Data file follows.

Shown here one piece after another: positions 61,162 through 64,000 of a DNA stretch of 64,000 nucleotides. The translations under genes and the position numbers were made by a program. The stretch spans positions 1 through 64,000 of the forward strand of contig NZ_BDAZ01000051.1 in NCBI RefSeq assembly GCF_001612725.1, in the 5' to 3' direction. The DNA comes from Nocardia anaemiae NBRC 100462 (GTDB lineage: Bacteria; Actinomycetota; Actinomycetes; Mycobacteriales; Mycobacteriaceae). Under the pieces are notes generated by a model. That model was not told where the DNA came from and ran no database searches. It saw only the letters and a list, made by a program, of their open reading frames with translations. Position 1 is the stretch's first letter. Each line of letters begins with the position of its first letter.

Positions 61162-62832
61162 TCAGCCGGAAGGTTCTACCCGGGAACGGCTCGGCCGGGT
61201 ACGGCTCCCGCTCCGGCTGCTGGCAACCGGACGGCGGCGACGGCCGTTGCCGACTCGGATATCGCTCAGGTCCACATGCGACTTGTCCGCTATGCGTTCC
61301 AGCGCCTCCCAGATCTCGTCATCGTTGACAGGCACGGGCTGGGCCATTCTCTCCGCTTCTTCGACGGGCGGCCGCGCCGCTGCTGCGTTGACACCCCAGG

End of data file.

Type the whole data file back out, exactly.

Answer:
Shown here one piece after another: positions 61,162 through 64,000 of a DNA stretch of 64,000 nucleotides. The translations under genes and the position numbers were made by a program. The stretch spans positions 1 through 64,000 of the forward strand of contig NZ_BDAZ01000051.1 in NCBI RefSeq assembly GCF_001612725.1, in the 5' to 3' direction. The DNA comes from Nocardia anaemiae NBRC 100462 (GTDB lineage: Bacteria; Actinomycetota; Actinomycetes; Mycobacteriales; Mycobacteriaceae). Under the pieces are notes generated by a model. That model was not told where the DNA came from and ran no database searches. It saw only the letters and a list, made by a program, of their open reading frames with translations. Position 1 is the stretch's first letter. Each line of letters begins with the position of its first letter.

Positions 61162-62832
61162 TCAGCCGGAAGGTTCTACCCGGGAACGGCTCGGCCGGGT
61201 ACGGCTCCCGCTCCGGCTGCTGGCAACCGGACGGCGGCGACGGCCGTTGCCGACTCGGATATCGCTCAGGTCCACATGCGACTTGTCCGCTATGCGTTCC
61301 AGCGCCTCCCAGATCTCGTCATCGTTGACAGGCACGGGCTGGGCCATTCTCTCCGCTTCTTCGACGGGCGGCCGCGCCGCTGCTGCGTTGACACCCCAGG